Introduction: Part 4

Fortuitously, it was around this time that a new user appeared on the Ecomodder forum. He was a journalist and author, and I had seen articles of his posted on the popular Autospeed website, which it turned out he ran. He was writing a new book on techniques of aerodynamic modification for hobbyists, he posted, and was looking for cars to feature in the book. Specifically, he wanted examples of modifications that had been tested. I emailed some pictures of my car and got the response I should have expected: sorry, but these modifications haven’t been tested and can’t be in the book.

That changed everything. I had done some rudimentary fuel economy testing at one point—recording average mileage over a mile-long section of road with and without solid wheel covers—but beyond that, nothing. I don’t think I had even realized before this that I could test for changes in drag and lift. I had enrolled in an engineering degree program but was only in my first year and still pretty much clueless. However, over the next two years I changed my attitude and understanding completely. I took more of an interest in statistical validation of test results; for instance, the math showed that my testing of fuel economy changes, with such small sample sizes and large scatter in the data, was not valid for confidently stating that drag had changed. I bought textbook after textbook and read voraciously, marking up the books with margin notes and questions. I bought pressure-measuring equipment and began to test for myself, recording changes in aerodynamic pressures on the road with body changes such as a spoiler or air curtain ducts. I verified authors’ claims when something sounded unbelievable, such as an argument by one textbook writer that forward-facing surfaces on a curved car front could actually reduce drag by developing negative differential pressure.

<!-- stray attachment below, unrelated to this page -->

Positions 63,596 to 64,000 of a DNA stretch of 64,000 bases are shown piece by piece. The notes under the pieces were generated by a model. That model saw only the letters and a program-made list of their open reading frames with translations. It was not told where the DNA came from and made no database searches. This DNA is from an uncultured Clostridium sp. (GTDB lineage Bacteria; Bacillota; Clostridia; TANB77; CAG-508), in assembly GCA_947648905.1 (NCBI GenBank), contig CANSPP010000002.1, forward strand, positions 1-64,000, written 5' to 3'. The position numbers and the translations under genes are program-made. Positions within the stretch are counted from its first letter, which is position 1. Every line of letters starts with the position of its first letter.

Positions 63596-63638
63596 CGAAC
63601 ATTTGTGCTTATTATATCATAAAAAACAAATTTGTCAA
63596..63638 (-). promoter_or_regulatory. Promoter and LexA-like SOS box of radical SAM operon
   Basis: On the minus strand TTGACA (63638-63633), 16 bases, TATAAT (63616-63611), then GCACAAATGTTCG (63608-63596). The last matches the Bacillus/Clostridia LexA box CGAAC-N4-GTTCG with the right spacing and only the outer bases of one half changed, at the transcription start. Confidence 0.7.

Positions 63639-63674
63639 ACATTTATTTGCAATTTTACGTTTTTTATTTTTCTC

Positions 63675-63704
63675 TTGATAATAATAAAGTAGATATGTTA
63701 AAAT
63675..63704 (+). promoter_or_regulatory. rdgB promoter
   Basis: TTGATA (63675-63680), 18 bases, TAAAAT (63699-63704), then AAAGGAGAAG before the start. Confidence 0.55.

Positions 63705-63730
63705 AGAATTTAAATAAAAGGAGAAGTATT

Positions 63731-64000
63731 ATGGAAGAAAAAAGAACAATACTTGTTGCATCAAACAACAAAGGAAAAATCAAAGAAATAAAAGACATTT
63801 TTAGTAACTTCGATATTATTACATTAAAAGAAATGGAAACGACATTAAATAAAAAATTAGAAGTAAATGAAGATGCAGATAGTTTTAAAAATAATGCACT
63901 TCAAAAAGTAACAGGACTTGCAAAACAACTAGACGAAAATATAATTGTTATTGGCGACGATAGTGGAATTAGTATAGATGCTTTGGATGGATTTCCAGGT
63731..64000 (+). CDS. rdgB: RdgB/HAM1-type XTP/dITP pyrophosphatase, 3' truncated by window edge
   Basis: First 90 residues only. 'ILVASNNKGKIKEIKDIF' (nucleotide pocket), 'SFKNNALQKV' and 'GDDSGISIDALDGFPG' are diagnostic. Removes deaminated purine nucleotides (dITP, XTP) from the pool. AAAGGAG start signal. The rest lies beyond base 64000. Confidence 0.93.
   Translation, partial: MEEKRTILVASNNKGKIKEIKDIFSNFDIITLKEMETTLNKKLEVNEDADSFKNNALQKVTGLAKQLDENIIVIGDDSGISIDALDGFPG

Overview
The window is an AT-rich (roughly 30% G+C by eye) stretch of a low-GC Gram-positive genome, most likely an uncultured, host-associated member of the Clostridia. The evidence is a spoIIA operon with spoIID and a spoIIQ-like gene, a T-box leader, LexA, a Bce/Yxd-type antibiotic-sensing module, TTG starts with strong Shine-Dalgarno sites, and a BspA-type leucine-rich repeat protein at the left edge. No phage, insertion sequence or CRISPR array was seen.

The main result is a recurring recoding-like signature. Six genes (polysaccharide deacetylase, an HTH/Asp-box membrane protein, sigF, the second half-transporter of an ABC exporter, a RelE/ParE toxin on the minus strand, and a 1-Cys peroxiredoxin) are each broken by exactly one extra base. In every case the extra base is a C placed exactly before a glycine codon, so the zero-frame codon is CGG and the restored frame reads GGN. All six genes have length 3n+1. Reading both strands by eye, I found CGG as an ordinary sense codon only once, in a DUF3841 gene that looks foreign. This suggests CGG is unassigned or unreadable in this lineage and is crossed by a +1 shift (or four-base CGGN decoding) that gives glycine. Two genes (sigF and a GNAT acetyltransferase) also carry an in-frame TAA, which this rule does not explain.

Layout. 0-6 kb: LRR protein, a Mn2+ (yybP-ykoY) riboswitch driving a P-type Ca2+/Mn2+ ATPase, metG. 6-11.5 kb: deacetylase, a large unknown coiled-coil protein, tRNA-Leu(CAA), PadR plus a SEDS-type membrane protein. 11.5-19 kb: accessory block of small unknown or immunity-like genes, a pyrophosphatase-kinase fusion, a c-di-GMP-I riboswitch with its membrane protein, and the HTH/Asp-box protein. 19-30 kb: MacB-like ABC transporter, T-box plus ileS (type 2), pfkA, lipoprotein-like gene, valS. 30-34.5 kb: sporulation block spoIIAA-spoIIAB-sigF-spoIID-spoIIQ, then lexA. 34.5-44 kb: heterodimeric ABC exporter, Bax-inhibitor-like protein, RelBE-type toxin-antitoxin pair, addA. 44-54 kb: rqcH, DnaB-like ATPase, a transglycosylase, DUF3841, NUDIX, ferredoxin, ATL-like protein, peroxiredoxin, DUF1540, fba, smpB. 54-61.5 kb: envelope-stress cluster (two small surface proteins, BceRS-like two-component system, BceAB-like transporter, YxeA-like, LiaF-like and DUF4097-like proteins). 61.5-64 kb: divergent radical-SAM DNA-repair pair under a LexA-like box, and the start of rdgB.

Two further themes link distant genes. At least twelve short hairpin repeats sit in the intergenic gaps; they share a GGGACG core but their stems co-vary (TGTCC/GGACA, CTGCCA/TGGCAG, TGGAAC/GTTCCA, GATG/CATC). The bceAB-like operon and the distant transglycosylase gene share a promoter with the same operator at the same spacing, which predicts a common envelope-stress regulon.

Now, here I am. I decided to start this blog to have somewhere to post my story, articles I’ve written on various topics related to aerodynamics, and the results of my testing. I currently have two cars: a 2013 Prius, which I modified significantly back when I still believed in guessing, and a 1991 Toyota pickup, my late grandfather’s truck that is as yet unmodified and will be developed by testing and measuring changes.

It comes off much sleeker from this angle than the typical dowdy Prius "look."

This truck has been in my family for more than 25 years.

I hope this can be a resource for others interested in making their own modifications, whether they are searching for better fuel economy like I was, better autocross or road course handling, improved stability, or just to satisfy curiosity. Perhaps most importantly, I want others to benefit from my mistakes: don’t develop your car—aerodynamics, engine/exhaust, suspension, anything—by guess! And certainly don’t trust what you read online, including this blog; take everything with a healthy dose of skepticism and verify what you can.

Aerodynamic modification can be very rewarding; if done systematically, you can efficiently create an aerodynamic "package" for your car to increase the downforce it produces, improve its stability, or reduce its drag. Measurement will tell you which modifications work and which don't, and how much effect each has. You will be constantly surprised at how wrong your guesses are, as I have been! But it is far better to know than to shoot in the dark and hope for good results.

Here goes nothing.

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